The differentiation action functions so as to respond to the change of the water level caused by the radical change of the inflow during flood conditions.

Since there is no restriction for the outflow during the flood period, the water level theoretically is maintained at a constant value if the outflow is equalized to the inflow. However, since the outflow is obtained according to the change of the inflow during a predetermined period, the control is delayed in a dam having a small capacity. Furthermore, under conditions, the inflow changes vibrantly. However, it is undesirable to frequently change the angle of the gate in response to the change of the water level in view of the limitations of the gate device.

In view of such a problem, the differentiation action is performed in response to the change in condition and the change quantity of the inflow.

There are the following two methods (1) and (2) for performing the differentiation action:

1. The differentiation action is performed so that small changes of water level are ignored in order to prevent the control function from following these small changes, that is, to respond to oscillation of the water level.

According to the differentiation action, the difference ΔQ between the inflow Q1 at present time i and the inflow Qi at a previous time to before the present time is used for the control. Such difference ΔQ is represented by the following equation

ΔQ = Qi - Qi - to   [m3 /s]

The inflow Qi is obtained by the following equation. ##EQU1## In this equation, Hi and Hi-1 indicate the water levels at the present time i and time i-1 at one past sampling time, respectively, V(H) a function showing the relationship between the water level and the pondage, ΔT one sampling period and qi -1 the outflow at the time i-1. The following Table 1 shows an example of the control value corresponding to the change ΔQ of the inflow.

              TABLE 1______________________________________change of inflow         controlled step                       change of outflowΔQ [m3 /s]         number        [m3 /s]______________________________________more than +150         +25           20.75+100 to +150  +15           12.45+50 to +100   +10           8.30+20 to +50    + 5           4.15+5 to +20     + 2           1.660 to +5       0             0-5 to 0       0             0-20 to -5     - 1           -0.83-50 to -20    - 2           -1.66-100 to -50   - 5           -4.15-150 to -100  - 7           -5.84less than -150         -12           -9.96______________________________________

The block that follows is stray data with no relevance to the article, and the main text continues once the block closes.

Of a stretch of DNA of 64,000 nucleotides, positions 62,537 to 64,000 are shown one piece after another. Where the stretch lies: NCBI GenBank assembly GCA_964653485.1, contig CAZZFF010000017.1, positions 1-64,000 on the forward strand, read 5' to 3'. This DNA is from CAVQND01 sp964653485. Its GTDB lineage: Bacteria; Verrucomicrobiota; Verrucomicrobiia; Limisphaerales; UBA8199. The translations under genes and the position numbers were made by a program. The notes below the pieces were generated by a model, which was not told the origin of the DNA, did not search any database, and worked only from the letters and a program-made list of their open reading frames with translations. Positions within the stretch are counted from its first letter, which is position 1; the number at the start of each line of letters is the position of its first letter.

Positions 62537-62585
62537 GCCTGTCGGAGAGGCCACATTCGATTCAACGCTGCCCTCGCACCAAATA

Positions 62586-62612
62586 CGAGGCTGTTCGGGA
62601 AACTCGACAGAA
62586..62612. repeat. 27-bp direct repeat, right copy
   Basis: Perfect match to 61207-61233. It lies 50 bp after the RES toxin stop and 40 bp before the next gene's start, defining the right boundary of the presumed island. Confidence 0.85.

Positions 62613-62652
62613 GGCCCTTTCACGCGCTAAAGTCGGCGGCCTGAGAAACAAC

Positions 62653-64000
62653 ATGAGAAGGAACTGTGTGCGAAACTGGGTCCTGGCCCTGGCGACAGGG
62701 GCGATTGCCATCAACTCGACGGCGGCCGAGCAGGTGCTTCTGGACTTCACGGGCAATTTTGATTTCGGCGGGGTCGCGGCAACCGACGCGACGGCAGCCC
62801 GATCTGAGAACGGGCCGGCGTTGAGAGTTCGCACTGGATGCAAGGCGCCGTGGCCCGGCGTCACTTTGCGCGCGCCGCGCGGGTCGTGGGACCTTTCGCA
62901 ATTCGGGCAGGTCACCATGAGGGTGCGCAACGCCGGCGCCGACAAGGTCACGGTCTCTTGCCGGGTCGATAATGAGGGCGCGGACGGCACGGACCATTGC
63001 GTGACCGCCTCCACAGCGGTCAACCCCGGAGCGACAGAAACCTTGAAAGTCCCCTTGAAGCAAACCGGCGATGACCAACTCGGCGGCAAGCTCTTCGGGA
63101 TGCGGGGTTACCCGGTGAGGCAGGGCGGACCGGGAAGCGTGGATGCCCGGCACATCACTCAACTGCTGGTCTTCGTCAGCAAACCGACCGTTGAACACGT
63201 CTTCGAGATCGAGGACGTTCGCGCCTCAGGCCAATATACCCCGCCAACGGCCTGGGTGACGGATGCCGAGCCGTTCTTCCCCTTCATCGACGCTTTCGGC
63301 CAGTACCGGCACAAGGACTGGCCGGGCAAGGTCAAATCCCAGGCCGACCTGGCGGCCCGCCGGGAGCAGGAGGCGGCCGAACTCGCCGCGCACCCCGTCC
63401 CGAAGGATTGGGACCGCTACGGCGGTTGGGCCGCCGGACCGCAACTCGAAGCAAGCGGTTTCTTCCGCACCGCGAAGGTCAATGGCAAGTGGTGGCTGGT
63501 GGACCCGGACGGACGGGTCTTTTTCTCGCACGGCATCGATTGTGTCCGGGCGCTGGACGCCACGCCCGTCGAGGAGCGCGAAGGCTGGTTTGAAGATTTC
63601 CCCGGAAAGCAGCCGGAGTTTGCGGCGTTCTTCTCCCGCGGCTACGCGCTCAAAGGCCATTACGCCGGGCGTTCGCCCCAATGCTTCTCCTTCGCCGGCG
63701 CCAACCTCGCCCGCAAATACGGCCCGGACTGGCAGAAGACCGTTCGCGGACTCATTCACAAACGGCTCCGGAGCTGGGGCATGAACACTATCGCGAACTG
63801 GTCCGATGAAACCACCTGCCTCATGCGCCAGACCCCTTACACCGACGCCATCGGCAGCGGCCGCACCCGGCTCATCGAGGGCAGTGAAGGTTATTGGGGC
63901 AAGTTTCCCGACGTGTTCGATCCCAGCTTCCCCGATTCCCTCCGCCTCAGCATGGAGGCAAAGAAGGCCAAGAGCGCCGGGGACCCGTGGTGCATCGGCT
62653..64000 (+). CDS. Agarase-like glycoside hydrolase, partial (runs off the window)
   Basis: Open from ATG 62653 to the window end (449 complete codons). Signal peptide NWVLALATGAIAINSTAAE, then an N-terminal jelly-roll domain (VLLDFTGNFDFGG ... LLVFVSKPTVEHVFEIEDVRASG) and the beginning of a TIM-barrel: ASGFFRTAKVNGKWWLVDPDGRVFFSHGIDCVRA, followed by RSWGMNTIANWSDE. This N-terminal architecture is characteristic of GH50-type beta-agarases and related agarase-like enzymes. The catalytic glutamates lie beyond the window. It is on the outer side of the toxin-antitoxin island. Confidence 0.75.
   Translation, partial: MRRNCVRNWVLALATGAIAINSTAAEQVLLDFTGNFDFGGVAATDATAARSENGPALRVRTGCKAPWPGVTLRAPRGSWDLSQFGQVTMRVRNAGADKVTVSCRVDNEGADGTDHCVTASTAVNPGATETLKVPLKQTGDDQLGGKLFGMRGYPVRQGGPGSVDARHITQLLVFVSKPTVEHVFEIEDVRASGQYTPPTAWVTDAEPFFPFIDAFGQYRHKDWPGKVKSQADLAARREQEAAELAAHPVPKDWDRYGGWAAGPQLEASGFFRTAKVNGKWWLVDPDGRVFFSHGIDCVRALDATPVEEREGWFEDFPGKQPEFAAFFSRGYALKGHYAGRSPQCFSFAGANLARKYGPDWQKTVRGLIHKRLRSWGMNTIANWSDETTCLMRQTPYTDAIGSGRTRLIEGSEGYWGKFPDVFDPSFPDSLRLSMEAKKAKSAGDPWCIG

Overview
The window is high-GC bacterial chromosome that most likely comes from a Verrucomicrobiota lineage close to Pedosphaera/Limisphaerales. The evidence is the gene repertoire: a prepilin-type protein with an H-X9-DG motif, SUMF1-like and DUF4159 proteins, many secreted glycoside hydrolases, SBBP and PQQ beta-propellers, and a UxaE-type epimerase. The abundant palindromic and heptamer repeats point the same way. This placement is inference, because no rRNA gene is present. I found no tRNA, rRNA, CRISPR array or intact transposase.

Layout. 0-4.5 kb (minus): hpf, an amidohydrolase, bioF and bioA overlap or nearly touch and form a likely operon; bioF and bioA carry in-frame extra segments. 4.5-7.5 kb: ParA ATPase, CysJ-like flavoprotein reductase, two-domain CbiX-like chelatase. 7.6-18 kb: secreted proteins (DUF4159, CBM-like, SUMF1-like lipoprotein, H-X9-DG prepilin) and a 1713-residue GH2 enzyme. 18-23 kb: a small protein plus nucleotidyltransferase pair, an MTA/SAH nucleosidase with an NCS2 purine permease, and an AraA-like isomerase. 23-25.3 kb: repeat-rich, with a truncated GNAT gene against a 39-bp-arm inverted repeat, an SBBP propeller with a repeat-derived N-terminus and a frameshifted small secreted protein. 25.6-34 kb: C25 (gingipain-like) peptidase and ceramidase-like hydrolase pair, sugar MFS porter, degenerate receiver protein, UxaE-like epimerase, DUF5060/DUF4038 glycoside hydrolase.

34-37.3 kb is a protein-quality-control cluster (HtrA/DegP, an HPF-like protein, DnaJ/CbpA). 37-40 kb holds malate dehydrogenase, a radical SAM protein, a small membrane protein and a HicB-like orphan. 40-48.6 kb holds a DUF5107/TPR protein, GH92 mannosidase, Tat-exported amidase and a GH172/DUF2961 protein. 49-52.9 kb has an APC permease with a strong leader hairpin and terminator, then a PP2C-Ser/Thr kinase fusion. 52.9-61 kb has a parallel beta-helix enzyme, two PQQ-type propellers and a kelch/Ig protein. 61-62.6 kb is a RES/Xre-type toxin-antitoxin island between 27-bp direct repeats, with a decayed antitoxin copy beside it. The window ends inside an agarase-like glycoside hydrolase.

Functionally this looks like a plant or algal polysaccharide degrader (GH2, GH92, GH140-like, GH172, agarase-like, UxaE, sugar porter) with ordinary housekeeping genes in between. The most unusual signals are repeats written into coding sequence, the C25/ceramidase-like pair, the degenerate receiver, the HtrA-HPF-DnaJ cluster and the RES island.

In the Table 1 the controlled step number in the descending condition of the inflow is a half of the controlled step number in the ascending condition of the inflow because the control is easily performed in the descending condition due to the relatively slow change of the inflow and it is necessary to give a margin to the angle of the gate when flood conditions repeatedly occur.

In order to realize the differentiation action described above, function generators can be used. First, a function generator is provided for generating the inflow corresponding to the water level and a second function generator is provided for generating the controlled step number corresponding to the change of the inflow.

2. The differentiation action is performed by using the mean value of the inflow at several sampling times. In response to the mean inflow QI1 between the present time and the period of 120 seconds before the present time (during N sampling time band before the present time) and the mean inflow QI2 between the past period of 120 seconds and a past period of 240 seconds before the present time, the step number DS of the differentiation control is obtained as follows.

ΔQI = QI1 - QI2   [m3 /s]

QF = ΔQI/N-1   [m3 /s]

DS = QF/N

in these equations, ΔQI indicates the change quantity of the inflow; QF the outflow and N and number of samplings for obtaining the mean inflow. The mean inflow QI1 and QI2 is obtained by the following equations. ##EQU2## In the equations, QIN l indicates the inflow at a sampling time l.

FIG. 5 shows an embodiment of a flood control system for controlling the water level by means of proportional-position control, integration control, and differentiation control, such as described above.